He used the Asperger’s label to separate “bright” kids from children he believed had what he called “autistic psychopathy”. In large part, this was to differentiate between children Dr. Asperger deemed capable of “remediation” and contributing to their community, thus being of social value to the Third Reich (yes, the German Nazis).

Asperger utilized a eugenicist hierarchy, delineating a range in “levels of ability” and social worth, denying the humanity of autistic children he viewed as “more impaired”, referring to their “lack of productive value” to society.

Doesn’t that sound a lot like the functioning labels still in use by many today?

In the 1940s, Asperger was collaborating with at least three top perpetrators of child-killing in Vienna and was fully aware of the euthanasia program.

Know better, do better

I had known a bit about Dr. Asperger’s sordid history, but I learned significantly more detailed information from two books in particular. Last year, I read NeuroTribes by Steve Silberman.

This past week I read a book called Asperger’s Children, written by a historian named Edith Sheffer. It is an extremely well-researched book, but of course, the content was very upsetting and difficult to read.

So, why on earth would I want to read and learn about such upsetting information, and then choose to share it with you?

Those who cannot remember the past are condemned to repeat it.” 

— George Santayana

Some seem to think of the scientific fields as free of bias, and free from political influence. Truthfully, I once thought so too — when I was a young, naïve student of psychology.

Awareness and knowledge are the first steps necessary to avoid repeating history.

Most people, including many psychologists and psychiatrists, don’t have a full understanding of the history of this terminology. Many people still use the label “Asperger’s” instead of autism as a way of differentiating a person from “those other Autistics”.

It’s elitism and ableism riding on the coattails of eugenics. Calling someone an aspie is a “polite” way of saying they’re the smart and quirky kind of Autistic and therefore better than those real autistics.

It’s elitism and ableism riding on the coattails of eugenics.

As Edith Sheffer explains in her book, diagnoses can be shaped by social and political forces — forces that can be difficult to perceive, and even more difficult to combat.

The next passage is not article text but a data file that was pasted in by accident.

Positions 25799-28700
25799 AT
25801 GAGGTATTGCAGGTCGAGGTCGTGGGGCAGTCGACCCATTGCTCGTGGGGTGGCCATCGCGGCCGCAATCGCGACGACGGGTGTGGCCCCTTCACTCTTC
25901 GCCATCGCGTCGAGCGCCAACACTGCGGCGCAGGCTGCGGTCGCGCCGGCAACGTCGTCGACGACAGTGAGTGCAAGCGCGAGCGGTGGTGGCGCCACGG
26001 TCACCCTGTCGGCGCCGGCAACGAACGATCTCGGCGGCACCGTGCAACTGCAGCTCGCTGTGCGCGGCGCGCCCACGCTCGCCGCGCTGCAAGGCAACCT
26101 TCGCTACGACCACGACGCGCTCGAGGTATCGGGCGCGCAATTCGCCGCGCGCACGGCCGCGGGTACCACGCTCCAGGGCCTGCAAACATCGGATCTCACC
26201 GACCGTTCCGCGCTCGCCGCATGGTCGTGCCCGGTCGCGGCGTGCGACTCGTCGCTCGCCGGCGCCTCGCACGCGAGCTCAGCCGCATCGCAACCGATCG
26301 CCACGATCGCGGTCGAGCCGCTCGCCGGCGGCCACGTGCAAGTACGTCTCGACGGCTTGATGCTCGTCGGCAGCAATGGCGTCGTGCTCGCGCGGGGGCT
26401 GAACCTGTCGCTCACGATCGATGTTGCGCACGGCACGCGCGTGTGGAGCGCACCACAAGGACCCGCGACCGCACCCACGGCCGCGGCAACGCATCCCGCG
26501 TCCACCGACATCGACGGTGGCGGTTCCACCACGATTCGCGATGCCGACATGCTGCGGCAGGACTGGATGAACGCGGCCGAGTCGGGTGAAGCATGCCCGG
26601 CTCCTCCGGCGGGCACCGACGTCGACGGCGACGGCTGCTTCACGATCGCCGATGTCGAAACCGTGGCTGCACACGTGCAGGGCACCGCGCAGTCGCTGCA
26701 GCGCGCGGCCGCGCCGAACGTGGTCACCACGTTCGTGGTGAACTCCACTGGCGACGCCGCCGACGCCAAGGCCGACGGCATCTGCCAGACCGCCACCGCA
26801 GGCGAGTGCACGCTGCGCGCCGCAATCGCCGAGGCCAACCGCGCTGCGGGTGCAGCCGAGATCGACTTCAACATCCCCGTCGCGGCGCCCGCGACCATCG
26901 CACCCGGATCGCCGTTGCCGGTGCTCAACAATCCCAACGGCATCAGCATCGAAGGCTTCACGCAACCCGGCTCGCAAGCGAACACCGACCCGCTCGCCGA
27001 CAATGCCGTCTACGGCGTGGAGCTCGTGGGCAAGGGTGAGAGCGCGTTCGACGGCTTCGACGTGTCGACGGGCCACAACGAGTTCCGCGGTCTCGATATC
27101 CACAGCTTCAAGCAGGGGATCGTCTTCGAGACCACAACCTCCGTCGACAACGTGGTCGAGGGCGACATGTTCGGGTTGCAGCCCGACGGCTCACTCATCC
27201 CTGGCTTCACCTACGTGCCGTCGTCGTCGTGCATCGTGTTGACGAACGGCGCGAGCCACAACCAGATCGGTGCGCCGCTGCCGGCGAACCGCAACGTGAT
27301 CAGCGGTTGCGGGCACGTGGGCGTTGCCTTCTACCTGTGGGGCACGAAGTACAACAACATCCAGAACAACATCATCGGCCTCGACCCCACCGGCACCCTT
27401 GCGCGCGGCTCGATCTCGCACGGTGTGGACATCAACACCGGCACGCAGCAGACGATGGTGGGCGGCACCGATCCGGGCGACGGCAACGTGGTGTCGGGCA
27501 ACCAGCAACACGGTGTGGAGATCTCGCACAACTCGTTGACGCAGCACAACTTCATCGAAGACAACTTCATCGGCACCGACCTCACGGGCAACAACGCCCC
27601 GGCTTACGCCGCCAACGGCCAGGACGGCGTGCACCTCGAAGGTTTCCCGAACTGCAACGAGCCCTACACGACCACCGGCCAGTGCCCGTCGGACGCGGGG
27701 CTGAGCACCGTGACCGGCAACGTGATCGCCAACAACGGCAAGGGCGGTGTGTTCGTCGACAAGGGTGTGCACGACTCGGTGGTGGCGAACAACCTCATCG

© Jillian Enright, Neurodiversity MB

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Czech, H. (2018). Hans Asperger, National Socialism, and “race hygiene” in Nazi-era Vienna. Molecular Autism 9, 1–43.

Dluzak, Samantha. (2019). The Forgotten Pioneers: The Life and Work of Anni Weiss and Georg Frankl.

Frankl, G. (1932). The Sphere of Medical Curative Education.

Frankl, G. (1934). Befehlen und Gehorchen: Eine heilpädagogische Studie. Zeitschrift für Kinderforschung, 463–479.

Michaels, J. J. (1935). The heilpedagogical station of the Children’s Clinic at the University of Vienna. American Journal of Orthopsychiatry, 5(3), 266–275.

Muratori, F., Calderoni, S. & Bizzari, V. (2021). George Frankl: an undervalued voice in the history of autism. European Child & Adolescent Psychiatry 30, 1273–1280.

Sheffer, E. (2018). Asperger’s Children: The origins of autism in nazi Vienna. W. W. Norton & Co.

Silberman, S. (2016). NeuroTribes: The legacy of autism and the future of neurodiversity. Penguin Random House.

Spieler, Josef. (1943). “Freiwillige Schweiger und sprachscheue Kinder,” ZfK 49, 39–43.

Zak, V. (1928). The development of Clinical Curative Education in Vienna. The International Council of Nurses.

Zak, V. (1932). The Curative Education Department Under Lazar. The International Council of Nurses.

Published by Neurodiversity MB

Jillian has Child and Youth Work diploma as well as a BA in Psychology. Jillian worked on the front lines of Social Services agencies from 2003 - 2012. Jillian has taken numerous continuing education courses and has attended various workshops focused on supporting neurodiverse children, in particular children with ADHD.